Bechdel just shat herself.

Because they do the work to set that up, I figured the movie would end with Merida getting married or at least on her way to it. Mostly because this is inarguably better justification for the reinforcement of marriage as a normative than is present in virtually all the other Disney films that end with the “princess” getting hitched. But no, says Pixar, fuck that fucking shit. If Merida don’t wanna, Merida don’t haveta. I think it takes a lot of nerve to keep Merida single by the end of the film, especially when they largely bought themselves out of the usual criticisms by actually taking the time to develop a context and establish some stakes (if she doesn’t, the clans will go to war). So bravo, Pixar. There’s no love story in this movie, except that of mother and daughter.

Most of the movie is Merida dealing with her mother’s stubborn resolve that she marry one of the eccentric clan heirs, none of which are all that appealing to her (or us). Before long, Merida stumbles on that most tricky of solutions: magic. Encountering a crotchety but entertainingly crazy old witch –er woodcarver– Merida gets her hands on a magic cake that will “change” her mother. With the reckless assurance of the teenage mind, Merida immediately feeds this shit to her mom which turns her into a fucking bear.

C’mon, you figured this twist out already.

Elinor is still mostly herself in bear form and it’s hilarious. They managed to create a sort of affected bipedal walking stance that she does in bear form and it never gets old. Slew me every time I saw it. Merida immediately recognizes the harm in what she did and the second act is the two of them trying to figure out how to reverse the spell. The answer is more or less clear, but the complication is that a demon bear named Mor’du ate Fergus’s leg a decade ago and the guy pretty much hates bears. His castle is full of stuffed bears, he wears a bearskin, and the family crest is bears. I mean, the guy has issues with bears.

Pixar tried to keep this whole bear transformation thing mostly under wraps which I don’t get. I could understand if the worry was about unfavorable comparisons to Disney’s Brother Bear (ie: people calling this a Scottish reskin or something) but they don’t hold up so I really don’t understand. After the John Carter marketing fiasco and other weird shit going on over there lately, I just have to wonder if Disney’s marketing department decided to run their business like Sterling Cooper Draper Pryce after too many cocktails. At any rate, I spill the beans here because really, who cares? It doesn’t ruin the movie to know this, in fact it might even be more impetus to see it after the sort of “what is this really even about?” marketing. I mean, they changed the name of the film from (the more interesting) The Bear and the Bow to Brave for what reason? To evoke Braveheart as a way to sell the movie? Is it because they worried “boys” wouldn’t want to see a movie about a girl and figured changing the name would fix it, the same way they determined that John Carter of Mars would scare all the “girls” away from their already doomed movie? I mean what gives, Disney? You used to be good at this shit.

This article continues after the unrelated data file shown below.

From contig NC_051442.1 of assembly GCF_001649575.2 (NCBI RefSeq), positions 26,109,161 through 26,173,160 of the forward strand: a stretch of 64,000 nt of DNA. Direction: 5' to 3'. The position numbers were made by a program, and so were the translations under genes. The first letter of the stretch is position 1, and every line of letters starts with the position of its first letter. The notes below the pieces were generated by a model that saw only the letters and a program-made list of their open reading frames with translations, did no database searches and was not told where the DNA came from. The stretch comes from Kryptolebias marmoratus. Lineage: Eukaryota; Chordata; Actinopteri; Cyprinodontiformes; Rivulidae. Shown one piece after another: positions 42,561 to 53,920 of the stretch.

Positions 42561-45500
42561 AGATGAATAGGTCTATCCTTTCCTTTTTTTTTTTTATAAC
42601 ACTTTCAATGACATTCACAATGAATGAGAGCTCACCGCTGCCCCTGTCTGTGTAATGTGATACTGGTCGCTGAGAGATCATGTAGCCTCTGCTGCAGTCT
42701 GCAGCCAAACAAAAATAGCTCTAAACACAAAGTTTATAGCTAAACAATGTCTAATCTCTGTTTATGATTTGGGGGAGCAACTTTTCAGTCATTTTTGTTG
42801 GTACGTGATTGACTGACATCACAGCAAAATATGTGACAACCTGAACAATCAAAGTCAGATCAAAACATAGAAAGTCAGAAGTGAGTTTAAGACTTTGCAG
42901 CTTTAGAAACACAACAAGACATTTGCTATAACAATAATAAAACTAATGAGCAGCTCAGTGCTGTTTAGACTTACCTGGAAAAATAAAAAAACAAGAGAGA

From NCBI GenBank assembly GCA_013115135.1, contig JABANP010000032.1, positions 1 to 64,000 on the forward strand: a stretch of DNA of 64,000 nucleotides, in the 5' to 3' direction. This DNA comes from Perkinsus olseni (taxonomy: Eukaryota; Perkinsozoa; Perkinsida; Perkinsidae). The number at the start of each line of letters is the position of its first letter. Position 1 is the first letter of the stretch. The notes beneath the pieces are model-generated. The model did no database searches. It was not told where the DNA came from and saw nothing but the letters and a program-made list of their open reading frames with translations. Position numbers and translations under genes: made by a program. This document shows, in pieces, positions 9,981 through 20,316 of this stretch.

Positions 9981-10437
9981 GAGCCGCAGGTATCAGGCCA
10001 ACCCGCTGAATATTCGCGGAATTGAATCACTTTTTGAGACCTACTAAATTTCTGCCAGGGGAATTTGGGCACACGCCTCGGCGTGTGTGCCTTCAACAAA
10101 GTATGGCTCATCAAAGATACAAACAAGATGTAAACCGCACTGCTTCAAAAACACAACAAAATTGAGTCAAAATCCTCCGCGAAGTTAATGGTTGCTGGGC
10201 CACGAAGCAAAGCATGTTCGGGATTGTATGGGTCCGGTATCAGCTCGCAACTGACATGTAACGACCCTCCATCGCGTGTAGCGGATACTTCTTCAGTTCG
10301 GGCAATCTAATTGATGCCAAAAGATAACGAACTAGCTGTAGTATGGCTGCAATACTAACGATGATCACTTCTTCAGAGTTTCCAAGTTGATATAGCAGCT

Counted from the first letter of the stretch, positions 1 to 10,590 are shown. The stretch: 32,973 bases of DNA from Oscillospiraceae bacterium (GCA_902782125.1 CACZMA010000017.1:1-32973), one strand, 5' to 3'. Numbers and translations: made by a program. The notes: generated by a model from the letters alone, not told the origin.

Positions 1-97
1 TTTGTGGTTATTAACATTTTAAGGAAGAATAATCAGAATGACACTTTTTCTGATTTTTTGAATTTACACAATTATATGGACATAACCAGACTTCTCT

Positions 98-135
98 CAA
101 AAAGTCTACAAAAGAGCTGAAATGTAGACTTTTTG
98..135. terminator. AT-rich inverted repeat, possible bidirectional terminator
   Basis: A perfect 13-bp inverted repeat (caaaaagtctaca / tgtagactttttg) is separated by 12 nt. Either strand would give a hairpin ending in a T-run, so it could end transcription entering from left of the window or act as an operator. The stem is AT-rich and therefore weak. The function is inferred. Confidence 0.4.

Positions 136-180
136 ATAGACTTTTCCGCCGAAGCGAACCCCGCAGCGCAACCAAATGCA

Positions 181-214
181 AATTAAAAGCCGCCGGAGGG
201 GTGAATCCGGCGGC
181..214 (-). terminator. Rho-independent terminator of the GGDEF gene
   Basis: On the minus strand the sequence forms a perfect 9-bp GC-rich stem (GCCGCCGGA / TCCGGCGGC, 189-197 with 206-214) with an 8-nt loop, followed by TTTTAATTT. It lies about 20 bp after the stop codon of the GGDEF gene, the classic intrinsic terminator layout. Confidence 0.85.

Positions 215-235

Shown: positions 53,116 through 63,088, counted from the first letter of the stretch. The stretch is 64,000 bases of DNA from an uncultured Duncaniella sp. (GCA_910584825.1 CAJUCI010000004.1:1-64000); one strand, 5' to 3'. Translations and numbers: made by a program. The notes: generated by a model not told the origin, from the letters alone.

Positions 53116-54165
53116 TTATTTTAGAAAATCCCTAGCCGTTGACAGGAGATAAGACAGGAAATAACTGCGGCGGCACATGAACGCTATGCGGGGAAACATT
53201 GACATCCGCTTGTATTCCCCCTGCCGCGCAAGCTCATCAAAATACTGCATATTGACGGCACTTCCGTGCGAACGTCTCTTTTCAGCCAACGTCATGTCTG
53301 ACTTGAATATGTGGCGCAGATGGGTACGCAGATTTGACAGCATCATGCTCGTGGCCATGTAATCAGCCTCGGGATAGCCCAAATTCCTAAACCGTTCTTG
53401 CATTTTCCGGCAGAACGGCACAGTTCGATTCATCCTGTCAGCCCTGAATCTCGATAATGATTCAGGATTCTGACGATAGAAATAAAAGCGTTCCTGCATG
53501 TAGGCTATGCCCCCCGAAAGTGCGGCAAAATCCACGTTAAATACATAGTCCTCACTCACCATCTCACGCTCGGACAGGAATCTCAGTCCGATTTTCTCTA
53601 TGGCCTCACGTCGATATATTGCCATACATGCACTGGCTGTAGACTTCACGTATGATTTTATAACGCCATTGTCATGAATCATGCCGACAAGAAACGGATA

Thankfully Pixar have created another masterpiece that should transcend any marketing or title issues.

Pixar makes warm movies, and it’s treatment of Scottish motifs and characters is the warmest use of stereotyping ever.

The setting and cultural material derived from it act as a character in the film, basically. The movie sometimes presents us with familiar, Scotland-lite cliches (haggis, unimaginative names, etc) but there’s a real love for both Scotland and the Celtic mystique that goes a bit beyond window-dressing. It’s present in the art of the film, the plentiful shots of mists and glens, lochs and woods, and the detail of the character design. Everything from knotwork to woad paint finds its way into this movie, and the warrior tradition of the Scots, including the virtues of bravery and honor, are embraced without stopping to dismiss violence to preserve the kiddie-movie shield. Of course it isn’t a realistic film, but it is authentic.